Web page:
What Do you do when someone you don't know is making up stories about you online? What if hackers wanted to say negative things about you online? After all, if hackers can shut down Sony Entertainment, it seems obvious an anonymous hacker could easily add bad information. What is scarier is with freedom of speech, you don't have to be a sophisticated hacker to ruin someones reputation with a click of the hand. In the United States, the right to speak anonymously online is protected by the First Amendment and various other laws. Defamation of character and reputation are intertwined. In an age where anonymous people can post negative information that is fabricated we examine how you protect your reputation from anonymous sources.
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Tuesday, February 10, 2015
Monday, February 9, 2015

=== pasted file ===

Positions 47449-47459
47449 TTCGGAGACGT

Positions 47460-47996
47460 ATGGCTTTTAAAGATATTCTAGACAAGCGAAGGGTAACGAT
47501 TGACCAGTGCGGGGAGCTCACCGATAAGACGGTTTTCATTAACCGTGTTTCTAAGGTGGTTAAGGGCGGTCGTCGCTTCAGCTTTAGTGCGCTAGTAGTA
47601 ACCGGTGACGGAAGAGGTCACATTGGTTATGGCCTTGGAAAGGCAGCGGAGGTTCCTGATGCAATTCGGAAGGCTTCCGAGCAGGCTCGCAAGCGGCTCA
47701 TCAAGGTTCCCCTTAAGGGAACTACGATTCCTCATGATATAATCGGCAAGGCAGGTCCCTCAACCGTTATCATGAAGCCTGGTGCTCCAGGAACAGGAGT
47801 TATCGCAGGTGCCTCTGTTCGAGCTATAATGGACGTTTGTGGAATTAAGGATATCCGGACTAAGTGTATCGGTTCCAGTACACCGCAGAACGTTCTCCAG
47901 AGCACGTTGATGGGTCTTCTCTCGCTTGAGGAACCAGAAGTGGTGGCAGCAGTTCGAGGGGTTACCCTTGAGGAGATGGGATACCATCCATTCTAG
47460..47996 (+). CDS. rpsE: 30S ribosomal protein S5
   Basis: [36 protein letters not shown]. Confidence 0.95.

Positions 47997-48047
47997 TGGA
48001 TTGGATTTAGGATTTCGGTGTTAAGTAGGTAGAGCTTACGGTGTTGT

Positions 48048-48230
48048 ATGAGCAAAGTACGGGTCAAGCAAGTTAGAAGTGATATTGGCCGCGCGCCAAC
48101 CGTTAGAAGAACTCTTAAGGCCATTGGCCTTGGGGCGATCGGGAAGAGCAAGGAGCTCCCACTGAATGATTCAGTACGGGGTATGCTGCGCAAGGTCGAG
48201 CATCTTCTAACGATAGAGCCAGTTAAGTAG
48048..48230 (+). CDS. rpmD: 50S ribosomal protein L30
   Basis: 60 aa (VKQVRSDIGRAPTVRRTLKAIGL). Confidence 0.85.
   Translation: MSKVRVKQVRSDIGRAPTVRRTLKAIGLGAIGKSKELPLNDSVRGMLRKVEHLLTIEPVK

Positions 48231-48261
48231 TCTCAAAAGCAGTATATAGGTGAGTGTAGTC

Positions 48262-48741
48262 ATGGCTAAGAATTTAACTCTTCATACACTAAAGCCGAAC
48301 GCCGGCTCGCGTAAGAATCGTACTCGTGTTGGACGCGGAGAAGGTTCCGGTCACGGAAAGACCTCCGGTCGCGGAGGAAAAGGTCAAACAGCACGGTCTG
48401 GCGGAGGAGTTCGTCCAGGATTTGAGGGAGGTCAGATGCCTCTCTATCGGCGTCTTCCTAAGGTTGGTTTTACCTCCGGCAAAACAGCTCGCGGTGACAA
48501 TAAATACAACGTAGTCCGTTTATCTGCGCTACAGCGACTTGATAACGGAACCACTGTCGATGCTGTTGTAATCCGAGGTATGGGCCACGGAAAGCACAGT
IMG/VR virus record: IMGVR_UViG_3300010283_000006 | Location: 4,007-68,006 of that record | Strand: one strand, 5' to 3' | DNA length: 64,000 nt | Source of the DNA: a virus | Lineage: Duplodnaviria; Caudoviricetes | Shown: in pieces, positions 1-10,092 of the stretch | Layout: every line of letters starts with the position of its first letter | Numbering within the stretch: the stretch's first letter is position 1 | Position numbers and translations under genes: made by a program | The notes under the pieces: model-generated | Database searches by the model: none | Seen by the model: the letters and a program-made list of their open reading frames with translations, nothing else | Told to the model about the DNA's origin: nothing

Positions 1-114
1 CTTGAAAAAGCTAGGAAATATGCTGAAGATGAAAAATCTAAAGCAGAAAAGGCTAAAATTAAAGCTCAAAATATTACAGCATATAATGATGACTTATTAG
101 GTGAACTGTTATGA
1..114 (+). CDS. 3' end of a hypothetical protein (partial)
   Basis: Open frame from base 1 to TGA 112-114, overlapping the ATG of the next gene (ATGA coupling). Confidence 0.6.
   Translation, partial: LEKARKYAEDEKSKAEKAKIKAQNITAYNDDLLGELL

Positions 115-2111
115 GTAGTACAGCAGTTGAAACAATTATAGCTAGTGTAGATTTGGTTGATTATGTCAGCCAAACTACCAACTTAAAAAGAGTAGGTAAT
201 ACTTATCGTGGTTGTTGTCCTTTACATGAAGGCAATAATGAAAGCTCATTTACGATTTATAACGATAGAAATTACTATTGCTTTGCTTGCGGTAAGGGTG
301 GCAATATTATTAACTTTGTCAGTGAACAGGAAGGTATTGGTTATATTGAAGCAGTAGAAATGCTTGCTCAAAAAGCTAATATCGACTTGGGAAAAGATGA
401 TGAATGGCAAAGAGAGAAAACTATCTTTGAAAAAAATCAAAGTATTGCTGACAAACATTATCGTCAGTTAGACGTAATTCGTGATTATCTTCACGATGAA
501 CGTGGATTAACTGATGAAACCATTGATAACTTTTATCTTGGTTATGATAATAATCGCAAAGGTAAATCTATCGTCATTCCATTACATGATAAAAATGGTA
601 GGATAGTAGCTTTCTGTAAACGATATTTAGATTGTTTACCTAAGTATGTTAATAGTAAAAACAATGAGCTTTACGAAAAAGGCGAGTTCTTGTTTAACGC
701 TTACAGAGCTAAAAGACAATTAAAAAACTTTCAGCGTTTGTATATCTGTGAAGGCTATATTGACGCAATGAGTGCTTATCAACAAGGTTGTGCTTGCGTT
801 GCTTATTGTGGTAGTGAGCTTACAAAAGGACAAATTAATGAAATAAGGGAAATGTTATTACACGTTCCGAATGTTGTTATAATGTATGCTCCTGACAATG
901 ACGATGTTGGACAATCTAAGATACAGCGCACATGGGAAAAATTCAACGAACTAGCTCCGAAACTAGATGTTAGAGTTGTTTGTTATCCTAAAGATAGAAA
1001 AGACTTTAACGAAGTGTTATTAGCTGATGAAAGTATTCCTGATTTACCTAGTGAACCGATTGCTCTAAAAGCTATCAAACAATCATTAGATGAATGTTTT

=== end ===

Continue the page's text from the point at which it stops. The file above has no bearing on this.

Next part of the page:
Proving defamation of character has been a longstanding issue for many people all around the country. Written words can be a dangerous weapon against those who have wronged us and can help bring about change, as well as allow companies to know what they are doing right and what they are doing wrong. Recently, the world of the written word has taken on a whole new meaning and this is causing people take to the Internet like never before. While this is allowing the general public to offer guidance and reviews when it comes to doing business with companies on a daily basis, it can also be a breeding ground for lawsuits and defamation. In the past, defamation lawsuits were usually reserved for journalists and professional printers. However, now, these lawsuits are quickly expanding to the general public as well. With sites like Yelp and Angie’s List, it is simple for people to post negative things about companies online, even if they are not true. While these items are great tools for consumers to share feedback and gather information, they are also a way for them to say things about companies and individuals that are not true because they are angry about something that has occurred. CLICK HERE FOR MORE